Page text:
After a successful launch on November 5th 2013 the Indian Space Research Organization ISRO is set to place the Mangalyaan spacecraft into orbit around the red planet. The spacecraft will arrive right on schedule after an earlier thruster issue during the flight. Earlier in the mission the spacecraft encountered a problem when one of the burns to place it on trajectory to mars was cold (or shorter than expected). ISOR managed to overcome the issue and extended the following ones to obtain the needed orbit before the trans-Mars injection.
The spacecraft is fairly small and simple demonstration mission which helped keep the cost to a relatively low $75 Million. NASA’s MAVEN mission to Mars arrived at Mars last Sunday. MAVEN is one of NASA’s Mars Scout missions with target a cost of less than $485 million, not including launch services, which cost approximately $187 million.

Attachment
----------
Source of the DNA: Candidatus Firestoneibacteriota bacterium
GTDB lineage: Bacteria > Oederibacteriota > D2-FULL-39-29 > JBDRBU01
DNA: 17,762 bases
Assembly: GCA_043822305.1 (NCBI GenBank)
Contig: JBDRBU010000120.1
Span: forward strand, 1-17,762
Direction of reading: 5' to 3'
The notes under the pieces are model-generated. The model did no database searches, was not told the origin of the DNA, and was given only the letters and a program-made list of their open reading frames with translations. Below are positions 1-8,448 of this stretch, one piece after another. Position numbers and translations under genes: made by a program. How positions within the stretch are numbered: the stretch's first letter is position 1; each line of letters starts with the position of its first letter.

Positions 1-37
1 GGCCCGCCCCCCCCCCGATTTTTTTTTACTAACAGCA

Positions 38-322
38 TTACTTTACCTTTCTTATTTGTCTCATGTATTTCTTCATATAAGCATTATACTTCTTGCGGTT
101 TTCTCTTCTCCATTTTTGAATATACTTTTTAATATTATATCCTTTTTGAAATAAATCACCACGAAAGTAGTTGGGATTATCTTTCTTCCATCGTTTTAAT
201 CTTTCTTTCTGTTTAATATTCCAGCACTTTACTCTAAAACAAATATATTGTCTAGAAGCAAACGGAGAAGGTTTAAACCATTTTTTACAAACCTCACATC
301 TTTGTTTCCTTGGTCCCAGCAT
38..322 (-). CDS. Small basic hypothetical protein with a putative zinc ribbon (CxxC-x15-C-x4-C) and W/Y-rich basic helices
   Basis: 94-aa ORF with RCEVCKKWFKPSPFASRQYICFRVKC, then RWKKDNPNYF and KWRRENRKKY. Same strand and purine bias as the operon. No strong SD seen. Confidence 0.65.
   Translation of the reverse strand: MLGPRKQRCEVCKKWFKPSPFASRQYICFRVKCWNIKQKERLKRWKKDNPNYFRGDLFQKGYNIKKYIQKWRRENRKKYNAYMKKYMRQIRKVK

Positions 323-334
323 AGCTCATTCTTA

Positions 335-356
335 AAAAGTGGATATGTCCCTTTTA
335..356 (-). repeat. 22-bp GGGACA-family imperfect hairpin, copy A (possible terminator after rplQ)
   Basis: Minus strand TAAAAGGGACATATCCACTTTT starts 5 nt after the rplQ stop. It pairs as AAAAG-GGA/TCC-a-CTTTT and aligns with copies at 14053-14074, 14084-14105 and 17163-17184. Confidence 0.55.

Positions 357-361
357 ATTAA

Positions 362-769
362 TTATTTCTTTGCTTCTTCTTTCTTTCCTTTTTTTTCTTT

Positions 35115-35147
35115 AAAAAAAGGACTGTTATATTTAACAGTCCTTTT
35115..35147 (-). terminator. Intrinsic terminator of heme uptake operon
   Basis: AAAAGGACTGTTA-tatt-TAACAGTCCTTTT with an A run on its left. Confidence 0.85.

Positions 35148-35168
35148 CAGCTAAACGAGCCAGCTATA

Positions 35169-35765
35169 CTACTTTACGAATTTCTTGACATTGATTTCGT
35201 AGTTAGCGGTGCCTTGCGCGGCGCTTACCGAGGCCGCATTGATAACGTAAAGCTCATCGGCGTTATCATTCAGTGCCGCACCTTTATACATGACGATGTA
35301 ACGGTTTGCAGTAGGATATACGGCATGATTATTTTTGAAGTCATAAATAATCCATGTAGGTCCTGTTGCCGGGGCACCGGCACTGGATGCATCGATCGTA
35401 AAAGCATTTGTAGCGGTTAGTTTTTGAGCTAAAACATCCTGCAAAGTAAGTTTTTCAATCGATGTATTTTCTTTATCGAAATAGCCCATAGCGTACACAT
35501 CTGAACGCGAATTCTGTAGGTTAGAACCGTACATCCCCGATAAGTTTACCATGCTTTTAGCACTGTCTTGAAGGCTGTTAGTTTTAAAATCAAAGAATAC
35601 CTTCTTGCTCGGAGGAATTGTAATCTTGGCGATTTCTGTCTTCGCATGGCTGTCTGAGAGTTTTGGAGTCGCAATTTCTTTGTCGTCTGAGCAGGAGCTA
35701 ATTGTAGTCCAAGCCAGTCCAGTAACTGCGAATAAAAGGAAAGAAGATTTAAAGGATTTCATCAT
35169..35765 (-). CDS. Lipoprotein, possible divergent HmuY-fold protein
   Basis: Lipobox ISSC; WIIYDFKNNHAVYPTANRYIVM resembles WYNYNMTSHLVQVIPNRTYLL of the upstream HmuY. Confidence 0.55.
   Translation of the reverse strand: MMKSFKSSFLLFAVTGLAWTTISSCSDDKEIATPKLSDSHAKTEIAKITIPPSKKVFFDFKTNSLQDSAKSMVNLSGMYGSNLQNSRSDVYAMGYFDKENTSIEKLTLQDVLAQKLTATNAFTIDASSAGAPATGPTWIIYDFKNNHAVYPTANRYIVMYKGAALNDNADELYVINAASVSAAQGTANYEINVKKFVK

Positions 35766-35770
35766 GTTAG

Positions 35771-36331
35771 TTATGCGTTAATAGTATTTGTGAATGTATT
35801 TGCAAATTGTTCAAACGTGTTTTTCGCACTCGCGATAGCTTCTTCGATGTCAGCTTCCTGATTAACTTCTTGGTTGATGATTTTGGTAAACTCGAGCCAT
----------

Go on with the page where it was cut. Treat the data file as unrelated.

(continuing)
Related: How did India launch a Mars Mission at such a low cost?
Mangalyaan is expected to reach Mars at 7:41 a.m. India Standard Time on Wednesday, Sept. 24, 10:11 p.m. EDT on Tuesday, Sept. 23. The 440 Newton Liquid Apogee Motor (LAM) of India’s Mars Orbiter Spacecraft, last fired on December 01, 2013. It again was successfully fired for a duration of 3.968 seconds on September 22, 2014. With this successful test firing, Mars Orbiter Insertion (MOI) operation of the spacecraft is scheduled to be performed on the morning of September 24, 2014 at 07:17:32 India Standard Time by firing the LAM along with eight smaller liquid engines for a duration of about 24 minutes.
If successful the mission will allow India to join the small club of nations with the U.S. and Russia that have managed to successfully send a mission to Mars. In addition this would be one of the least expensive at $75 million dollars.